For some odd reason, the latest German and French PMIs remind me of the Red Wedding in the Game of Thrones TV series. What a bloodbath! Should euro bulls start worrying?
Before we start looking at the numbers, lemme give you a crash course on what euro zone PMIs are all about and why they matter.
What the heck is a PMI?
PMI, which stands for purchasing managers’ index, is basically an indicator of business conditions in an economy. It takes into account the various factors affecting the industry, such as the level of employment, production, new orders, inventories, and deliveries then rolls it up into one neat figure. That makes it easier for traders like you and me to gauge whether businesses are doing well or not.
A PMI reading that is higher than 50.0 means that the industry is expanding. In other words, business is good yo! On the other hand, a PMI reading below 50.0 implies that the industry is contracting.
Why do PMIs matter?
Since business activity comprises a huge chunk of an economy’s GDP, an industry contraction could knock off a few points from overall economic growth. With most of the German and French PMIs hinting at a slowdown in the manufacturing and services industries, several analysts began to worry that the entire region could be in for more economic weakness.
How did the latest figures turn out?
For the month of June, France reported an even deeper contraction in both its manufacturing and services industries. Its flash manufacturing PMI fell from 49.6 to 47.8 while its flash services PMI slipped from 49.1 to 48.2, even as analysts were expecting to see a 49.6 and 49.5 reading respectively.
Meanwhile, Germany reported a flash manufacturing PMI of 52.4, lower than the consensus at 52.7. Its flash services PMI landed at 54.8, weaker compared to the estimated 55.8 figure. To top it off, the previous month’s readings were downgraded from 52.9 to 52.3 for its manufacturing PMI and from 56.4 to 56.0 for its services PMI!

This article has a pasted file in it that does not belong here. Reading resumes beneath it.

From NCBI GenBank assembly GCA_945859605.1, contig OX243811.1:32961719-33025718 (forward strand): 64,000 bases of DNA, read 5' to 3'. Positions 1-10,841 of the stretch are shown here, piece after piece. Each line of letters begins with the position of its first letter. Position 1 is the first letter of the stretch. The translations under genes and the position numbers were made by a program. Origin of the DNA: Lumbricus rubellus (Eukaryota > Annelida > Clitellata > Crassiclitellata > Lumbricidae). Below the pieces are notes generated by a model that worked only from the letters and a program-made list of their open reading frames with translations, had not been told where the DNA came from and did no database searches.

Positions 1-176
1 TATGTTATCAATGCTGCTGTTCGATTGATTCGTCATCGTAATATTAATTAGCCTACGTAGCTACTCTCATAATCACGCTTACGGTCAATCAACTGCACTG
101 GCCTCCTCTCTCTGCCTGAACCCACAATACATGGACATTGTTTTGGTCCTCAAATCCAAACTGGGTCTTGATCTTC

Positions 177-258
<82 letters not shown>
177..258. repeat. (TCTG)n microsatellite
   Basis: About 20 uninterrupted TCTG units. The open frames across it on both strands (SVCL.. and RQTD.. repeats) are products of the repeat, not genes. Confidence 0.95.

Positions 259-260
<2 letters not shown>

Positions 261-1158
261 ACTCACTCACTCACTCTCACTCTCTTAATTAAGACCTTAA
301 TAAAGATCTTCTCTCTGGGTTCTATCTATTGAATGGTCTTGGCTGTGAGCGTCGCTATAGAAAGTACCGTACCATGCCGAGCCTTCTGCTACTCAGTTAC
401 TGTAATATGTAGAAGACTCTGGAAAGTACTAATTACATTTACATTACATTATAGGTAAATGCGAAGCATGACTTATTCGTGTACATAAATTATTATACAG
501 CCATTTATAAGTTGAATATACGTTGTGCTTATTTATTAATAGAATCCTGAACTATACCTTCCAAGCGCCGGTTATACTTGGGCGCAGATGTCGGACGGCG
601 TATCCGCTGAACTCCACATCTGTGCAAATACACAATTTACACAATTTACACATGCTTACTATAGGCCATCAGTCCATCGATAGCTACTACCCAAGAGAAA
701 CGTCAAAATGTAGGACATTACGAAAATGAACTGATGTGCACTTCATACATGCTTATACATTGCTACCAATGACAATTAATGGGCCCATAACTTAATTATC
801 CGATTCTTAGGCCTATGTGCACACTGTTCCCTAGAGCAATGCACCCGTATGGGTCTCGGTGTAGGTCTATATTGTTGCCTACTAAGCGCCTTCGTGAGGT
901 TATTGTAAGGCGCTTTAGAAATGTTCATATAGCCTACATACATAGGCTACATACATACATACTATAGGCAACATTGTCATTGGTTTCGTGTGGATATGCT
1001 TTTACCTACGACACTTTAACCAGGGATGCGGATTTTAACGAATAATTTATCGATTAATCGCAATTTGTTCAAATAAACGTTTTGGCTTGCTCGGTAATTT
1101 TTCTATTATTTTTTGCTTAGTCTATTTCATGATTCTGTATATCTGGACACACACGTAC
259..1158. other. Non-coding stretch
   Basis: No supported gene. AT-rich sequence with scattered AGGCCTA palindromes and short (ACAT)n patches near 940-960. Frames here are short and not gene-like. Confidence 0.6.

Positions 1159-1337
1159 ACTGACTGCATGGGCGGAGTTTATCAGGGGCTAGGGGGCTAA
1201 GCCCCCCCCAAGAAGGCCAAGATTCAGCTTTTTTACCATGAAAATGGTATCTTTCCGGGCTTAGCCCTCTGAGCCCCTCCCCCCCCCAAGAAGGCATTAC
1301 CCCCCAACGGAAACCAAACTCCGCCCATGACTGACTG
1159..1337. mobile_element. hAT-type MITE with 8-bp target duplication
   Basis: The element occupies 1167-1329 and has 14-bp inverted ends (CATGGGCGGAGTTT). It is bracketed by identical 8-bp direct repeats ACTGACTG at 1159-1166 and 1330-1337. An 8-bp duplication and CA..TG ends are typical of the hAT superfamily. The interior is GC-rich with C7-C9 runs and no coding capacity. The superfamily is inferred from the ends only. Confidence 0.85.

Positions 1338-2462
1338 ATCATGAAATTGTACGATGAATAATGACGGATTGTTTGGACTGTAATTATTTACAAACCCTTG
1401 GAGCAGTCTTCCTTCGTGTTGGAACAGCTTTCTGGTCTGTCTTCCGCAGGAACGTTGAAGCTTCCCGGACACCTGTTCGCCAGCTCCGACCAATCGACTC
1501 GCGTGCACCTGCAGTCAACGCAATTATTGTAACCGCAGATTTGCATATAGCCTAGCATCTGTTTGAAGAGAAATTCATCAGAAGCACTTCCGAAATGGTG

As for the euro zone, its manufacturing PMI dipped from 52.2 to 51.9 in June while the services PMI fell from 53.2 to 52.8. This confirms that it’s about time the euro zone got additional monetary policy stimulus from the ECB! “A concern is that a second consecutive monthly fall in the index signals that the euro-zone recovery is losing momentum,” remarked Chris Williamson, chief economist at Markit.
According to the IMF, the euro zone recovery is “neither robust nor sufficiently strong.” They also pointed out that inflation is “worryingly low” and that the 11.7% unemployment is “unacceptably high.”
Does this mean that the ECB should gear up for another round of easing? Although they already slashed several interest rates in their latest rate statement, their other policy adjustments suggest that they are setting up the stage for more LTRO. Vice President Victor Constancio even mentioned in his testimony last week that asset purchases are the next step policy makers are prepared to take if the economic outlook worsens.
Will the weak German and French PMI reports force the ECB to ease further? Share your thoughts in our comment box or cast your votes in our poll below!